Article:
There are all kinds of ways to close more deals but we have come up with what we believe to be something quite special. Here is the ultimate guide to closing techniques as rated by SalesSeek across three measures:

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  • Ease of Delivery ♪
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Print this out and put it above your desk. Memorize this. Internalize this. Pick out the right close with the ease of a jujitsu master  when selecting the final stroke. See if you begin to close more deals.

Puppy Dog

This is the best known one of all. Why not take the puppy home for a week and see if you like it? Today this shows up in the almost ubiquitous free trial. But beware. Many prospects simply rotate through free trials like a kid with a biscuit barrel taking a chunk out of each and then discarding on the floor. It works for puppy dogs because the rest of the family insist on keeping it. Make sure your product is sticky enough to support this technique.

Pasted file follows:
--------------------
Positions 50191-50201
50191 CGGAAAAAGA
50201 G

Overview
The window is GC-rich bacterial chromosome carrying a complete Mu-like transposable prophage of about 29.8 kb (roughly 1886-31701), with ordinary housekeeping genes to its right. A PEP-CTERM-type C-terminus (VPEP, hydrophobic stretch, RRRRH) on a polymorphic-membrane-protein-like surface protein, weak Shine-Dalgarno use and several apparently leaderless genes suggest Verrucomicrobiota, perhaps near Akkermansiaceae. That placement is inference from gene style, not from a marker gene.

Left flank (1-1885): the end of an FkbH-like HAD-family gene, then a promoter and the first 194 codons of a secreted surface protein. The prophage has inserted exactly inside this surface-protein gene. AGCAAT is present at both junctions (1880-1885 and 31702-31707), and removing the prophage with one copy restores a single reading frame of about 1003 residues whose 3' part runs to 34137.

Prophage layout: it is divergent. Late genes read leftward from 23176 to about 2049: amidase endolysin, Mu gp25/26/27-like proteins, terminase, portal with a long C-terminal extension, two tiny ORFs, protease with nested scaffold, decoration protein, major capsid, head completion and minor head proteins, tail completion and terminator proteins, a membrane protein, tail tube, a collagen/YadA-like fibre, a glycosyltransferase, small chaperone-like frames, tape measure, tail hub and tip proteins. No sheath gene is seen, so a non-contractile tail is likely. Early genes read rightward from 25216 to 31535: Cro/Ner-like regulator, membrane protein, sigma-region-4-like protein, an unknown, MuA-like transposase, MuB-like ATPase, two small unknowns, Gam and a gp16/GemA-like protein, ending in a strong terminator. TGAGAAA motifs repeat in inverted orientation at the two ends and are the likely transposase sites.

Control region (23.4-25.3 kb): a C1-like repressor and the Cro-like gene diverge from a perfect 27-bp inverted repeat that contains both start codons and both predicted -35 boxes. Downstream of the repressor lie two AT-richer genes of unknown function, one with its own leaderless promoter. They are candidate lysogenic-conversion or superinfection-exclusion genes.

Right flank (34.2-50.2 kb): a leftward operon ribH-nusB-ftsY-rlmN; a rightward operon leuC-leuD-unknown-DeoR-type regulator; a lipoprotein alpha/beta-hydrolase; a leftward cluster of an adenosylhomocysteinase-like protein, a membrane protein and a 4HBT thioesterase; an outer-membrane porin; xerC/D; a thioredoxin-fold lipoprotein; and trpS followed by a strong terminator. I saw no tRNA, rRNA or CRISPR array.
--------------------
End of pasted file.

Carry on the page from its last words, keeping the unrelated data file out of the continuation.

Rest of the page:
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Direct Close

Simple ask for the order. It doesn’t have to be complicated. You already know why you don’t use this technique – fear of rejection. This tells you the two times you should use it. 1/ when you are sure the prospect will say yes, and 2/ when you have nothing else left and you have to close this deal to make your number. Hard to pull off as it needs a lot of confidence but with no hint of arrogance. Don’t even think of using this early in the sales cycle.

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Assumptive Close

Like the Direct Close, this needs a subtle blend of confidence and absence of arrogance to pull off, but it can be incredibly effective as it normalizes the buying action. Often the prospect wants to buy, but it nervous to make the first move. “I’ll get your order ready for processing”. You’re helping the prospect cross that bridge by introducing the idea as an existing normality. A milder form of the Direct Close means it’s not as effective (it can be easily rebuffed), but also not as risky.